Help the Climate: Empty the Fridge

Yesterday, I reported that in hopes of slowing down global warming, some nations were interested in strengthening the Montreal Protocol – a United Nations treaty to curb releases of chemicals that endanger stratospheric ozone. But I didn’t really get into what they had up their sleeves. It turns out they want signatory nations to eliminate a loophole: a failure to regulate coolants in existing refrigerators and air conditioners and the fluffing-up constituents of some plastic foams.

DON’T FREE THE FREON Old refrigerators and other appliances still hold large quantities of chemicals that can harm not only Earth’s ozone layer but also its climate. iStockphoto

Old fridges, A/C units, and foam all tend to get sent to landfills or other graveyards of past-their-prime appliances and furniture. Many of these still contain ozone-destroying chemicals, or ODCs, that will eventually leak out and ascend to the stratosphere. Late last week, the Federated States of Micronesia and Mauritius formally urged Montreal Protocol officials to extend the treaty’s regulations to ODCs in old appliances and other products.

Globally, these products are estimated to represent a reservoir of chlorofluorocarbons and related chemicals with a climate-warming potential equal to some 7 billion tons of carbon dioxide. It’s not hard to imagine that these CFCs and other ODCs could escape into the environment by 2015, representatives of the two island nations argued.

Of course, both countries have a vested self interest in taking the lead on this issue. They’re among societies at risk of being submerged in the not-too-distant future if the current global-warming trend continues and fosters a substantial sea-level rise. They’re just floating the idea of the new measure. At the earliest, treaty negotiators wouldn’t take up the issue much before the end of the year.

Last September, both nations collaborated with colleagues in Argentina, Brazil, the United States, and a number of European countries in lobbying aggressively, and effectively, to speed the phaseout of hydrochlorofluorocarbons, better known as HCFCs.

At least in terms of the environment, HCFCs were deemed somewhat healthier chillers than CFCs. The reason: Although they’re ODCs, the greenhouse-gas potency of HCFCs is not nearly as high as is that of conventional chlorofluorocarbons, such as Freon.  However, scientists working for the Montreal Protocol learned that HCFCs were being substituted for nastier ODCs at higher than expected rates.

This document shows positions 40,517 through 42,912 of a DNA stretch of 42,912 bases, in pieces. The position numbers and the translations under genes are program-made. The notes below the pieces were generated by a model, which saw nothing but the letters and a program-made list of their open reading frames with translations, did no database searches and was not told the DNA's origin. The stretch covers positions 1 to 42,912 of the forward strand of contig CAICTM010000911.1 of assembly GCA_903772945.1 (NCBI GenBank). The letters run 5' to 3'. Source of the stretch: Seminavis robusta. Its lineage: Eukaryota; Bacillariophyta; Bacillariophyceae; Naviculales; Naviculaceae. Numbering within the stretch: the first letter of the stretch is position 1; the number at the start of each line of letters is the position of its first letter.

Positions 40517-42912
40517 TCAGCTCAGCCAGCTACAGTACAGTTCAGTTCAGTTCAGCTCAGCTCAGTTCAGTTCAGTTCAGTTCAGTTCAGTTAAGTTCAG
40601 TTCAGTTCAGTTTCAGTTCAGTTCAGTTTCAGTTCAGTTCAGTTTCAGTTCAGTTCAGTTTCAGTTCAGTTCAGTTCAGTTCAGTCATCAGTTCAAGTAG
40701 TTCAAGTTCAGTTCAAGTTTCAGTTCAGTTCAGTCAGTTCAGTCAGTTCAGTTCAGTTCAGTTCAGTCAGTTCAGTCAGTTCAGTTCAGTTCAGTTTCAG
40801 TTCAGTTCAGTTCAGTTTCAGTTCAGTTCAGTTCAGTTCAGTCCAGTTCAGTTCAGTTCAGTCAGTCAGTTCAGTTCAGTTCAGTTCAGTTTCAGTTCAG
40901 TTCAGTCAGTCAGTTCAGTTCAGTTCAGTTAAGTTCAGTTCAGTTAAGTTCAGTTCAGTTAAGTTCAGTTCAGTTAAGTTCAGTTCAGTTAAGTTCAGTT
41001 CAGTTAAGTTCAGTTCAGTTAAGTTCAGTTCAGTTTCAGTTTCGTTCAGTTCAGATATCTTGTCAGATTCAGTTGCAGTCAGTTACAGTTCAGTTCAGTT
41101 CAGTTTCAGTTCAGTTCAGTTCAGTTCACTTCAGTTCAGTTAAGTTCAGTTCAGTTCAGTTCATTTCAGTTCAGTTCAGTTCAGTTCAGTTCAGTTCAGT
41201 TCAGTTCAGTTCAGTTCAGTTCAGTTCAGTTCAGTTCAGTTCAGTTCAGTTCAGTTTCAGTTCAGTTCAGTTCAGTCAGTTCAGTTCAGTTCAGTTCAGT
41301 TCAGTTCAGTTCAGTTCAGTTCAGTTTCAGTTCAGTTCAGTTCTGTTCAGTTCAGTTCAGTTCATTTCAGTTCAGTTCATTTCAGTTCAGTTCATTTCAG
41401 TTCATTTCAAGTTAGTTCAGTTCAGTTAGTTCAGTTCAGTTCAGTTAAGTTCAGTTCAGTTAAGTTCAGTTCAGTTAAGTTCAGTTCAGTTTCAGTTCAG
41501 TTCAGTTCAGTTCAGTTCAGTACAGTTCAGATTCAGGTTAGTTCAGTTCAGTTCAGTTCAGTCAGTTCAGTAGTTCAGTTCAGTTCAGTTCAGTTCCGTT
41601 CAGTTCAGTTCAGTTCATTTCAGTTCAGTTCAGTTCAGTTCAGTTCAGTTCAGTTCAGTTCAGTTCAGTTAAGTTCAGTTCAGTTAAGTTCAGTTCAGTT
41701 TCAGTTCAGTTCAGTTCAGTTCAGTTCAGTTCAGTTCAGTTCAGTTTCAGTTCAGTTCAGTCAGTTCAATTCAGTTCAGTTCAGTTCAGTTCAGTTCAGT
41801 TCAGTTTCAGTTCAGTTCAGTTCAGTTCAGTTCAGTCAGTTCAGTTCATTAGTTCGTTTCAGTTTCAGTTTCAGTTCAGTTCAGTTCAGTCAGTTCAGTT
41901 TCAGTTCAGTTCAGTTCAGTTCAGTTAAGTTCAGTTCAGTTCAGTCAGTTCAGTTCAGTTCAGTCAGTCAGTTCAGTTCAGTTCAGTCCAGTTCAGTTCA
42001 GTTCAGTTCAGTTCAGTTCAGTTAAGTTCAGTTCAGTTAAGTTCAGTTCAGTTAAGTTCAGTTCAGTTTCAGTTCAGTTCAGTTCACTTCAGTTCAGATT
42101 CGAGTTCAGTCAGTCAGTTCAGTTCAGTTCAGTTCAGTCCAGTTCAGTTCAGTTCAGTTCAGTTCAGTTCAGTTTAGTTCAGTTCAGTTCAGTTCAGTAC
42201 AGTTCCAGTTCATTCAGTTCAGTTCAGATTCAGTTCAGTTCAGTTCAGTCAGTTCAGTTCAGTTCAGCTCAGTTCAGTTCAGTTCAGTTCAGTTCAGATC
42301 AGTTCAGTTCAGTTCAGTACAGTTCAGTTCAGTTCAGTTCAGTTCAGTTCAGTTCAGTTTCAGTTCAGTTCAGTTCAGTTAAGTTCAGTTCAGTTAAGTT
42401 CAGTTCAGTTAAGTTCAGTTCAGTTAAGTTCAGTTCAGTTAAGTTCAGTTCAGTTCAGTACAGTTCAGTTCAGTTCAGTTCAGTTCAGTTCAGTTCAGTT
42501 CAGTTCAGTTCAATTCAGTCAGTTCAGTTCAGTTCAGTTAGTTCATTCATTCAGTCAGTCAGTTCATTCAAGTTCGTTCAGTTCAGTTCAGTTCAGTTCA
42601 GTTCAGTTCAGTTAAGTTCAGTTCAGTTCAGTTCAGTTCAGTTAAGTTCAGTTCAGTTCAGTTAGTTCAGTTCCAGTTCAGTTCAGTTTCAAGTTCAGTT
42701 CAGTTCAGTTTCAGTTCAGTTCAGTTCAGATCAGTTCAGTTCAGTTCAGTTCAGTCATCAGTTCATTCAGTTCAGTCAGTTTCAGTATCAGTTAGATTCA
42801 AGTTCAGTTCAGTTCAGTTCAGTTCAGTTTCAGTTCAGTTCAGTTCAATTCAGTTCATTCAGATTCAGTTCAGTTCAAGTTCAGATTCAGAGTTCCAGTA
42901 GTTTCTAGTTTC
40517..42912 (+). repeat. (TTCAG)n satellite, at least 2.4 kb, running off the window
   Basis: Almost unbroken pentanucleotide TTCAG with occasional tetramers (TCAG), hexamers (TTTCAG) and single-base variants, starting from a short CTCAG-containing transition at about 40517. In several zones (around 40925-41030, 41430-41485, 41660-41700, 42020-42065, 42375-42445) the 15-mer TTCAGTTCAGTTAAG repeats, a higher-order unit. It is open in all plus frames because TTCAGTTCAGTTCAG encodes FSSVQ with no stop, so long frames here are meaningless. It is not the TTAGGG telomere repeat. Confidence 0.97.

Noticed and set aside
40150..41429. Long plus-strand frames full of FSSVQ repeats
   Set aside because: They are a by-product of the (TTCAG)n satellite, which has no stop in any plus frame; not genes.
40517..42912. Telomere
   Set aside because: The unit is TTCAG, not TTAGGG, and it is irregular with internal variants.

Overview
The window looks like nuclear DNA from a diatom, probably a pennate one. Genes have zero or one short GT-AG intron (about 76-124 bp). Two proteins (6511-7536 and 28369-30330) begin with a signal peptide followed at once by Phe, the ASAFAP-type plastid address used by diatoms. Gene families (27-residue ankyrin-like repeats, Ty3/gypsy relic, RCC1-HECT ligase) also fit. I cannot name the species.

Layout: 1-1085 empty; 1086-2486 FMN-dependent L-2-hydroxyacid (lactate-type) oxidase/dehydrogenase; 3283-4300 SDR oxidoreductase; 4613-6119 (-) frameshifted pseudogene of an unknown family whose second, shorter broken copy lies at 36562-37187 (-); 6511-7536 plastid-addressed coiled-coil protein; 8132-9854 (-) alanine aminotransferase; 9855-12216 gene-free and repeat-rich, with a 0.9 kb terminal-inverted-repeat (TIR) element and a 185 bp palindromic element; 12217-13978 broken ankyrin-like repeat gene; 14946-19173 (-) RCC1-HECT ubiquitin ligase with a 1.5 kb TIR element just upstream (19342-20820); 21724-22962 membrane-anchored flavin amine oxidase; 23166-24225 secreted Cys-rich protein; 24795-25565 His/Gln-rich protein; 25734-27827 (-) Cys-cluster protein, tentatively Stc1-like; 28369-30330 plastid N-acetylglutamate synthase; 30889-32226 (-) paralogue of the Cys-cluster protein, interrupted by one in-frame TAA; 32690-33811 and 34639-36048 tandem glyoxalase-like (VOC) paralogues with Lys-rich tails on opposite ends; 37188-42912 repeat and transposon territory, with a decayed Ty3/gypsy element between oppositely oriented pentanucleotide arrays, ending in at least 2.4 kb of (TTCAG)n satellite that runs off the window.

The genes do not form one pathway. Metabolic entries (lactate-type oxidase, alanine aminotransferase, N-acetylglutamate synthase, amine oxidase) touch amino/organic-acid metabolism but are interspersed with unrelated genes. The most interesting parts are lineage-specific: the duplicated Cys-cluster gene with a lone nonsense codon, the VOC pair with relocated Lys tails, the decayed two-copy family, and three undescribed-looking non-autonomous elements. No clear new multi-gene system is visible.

New analyses undertaken for the Montreal Protocol administrators indicated that industrial use of HCFCs could total 700,000 metric tons by 2015, or five times more than had been projected a decade earlier. That’s according to a March report by Donald Kaniaru, a former UN Environment Program official stationed in Nairobi; Rajendra Shende, a current UNEP official based in Paris, and Durwood Zaelke, president of the Institute for Governance & Sustainable Development, headquartered in Washington, D.C.

The anticipated climate benefit of the speeding the HCFC phaseout is a whopping 16 billion tons of carbon dioxide equivalent by 2040. That’s several times the overall CO2-mitigation goal being sought by negotiators of the Kyoto Protocol, the treaty set up explicitly to protect Earth’s climate.

“We know we are getting close to the point-of-no-return for abrupt climate change from the melting of the Arctic Ice and disintegration of the Greenland Ice Sheet,” observes Sateeaved Seebaluck, an environment official in Mauritius. “And we know that one of the best ways to slow this down is to strengthen the Montreal Protocol.”

Tonight, EPA presented its 2008 Climate and Ozone Layer Protection Awards at a KennedyCenter ceremony here in Washington. Among the winners were Zaelke and foreign leaders who played a critical role in spearheading the HCFC-phaseout (which began this month).

Janet Raloff

Janet Raloff is the Editor, Digital of Science News Explores, a daily online magazine for middle school students. She started at Science News in 1977 as the environment and policy writer, specializing in toxicology. To her never-ending surprise, her daughter became a toxicologist.

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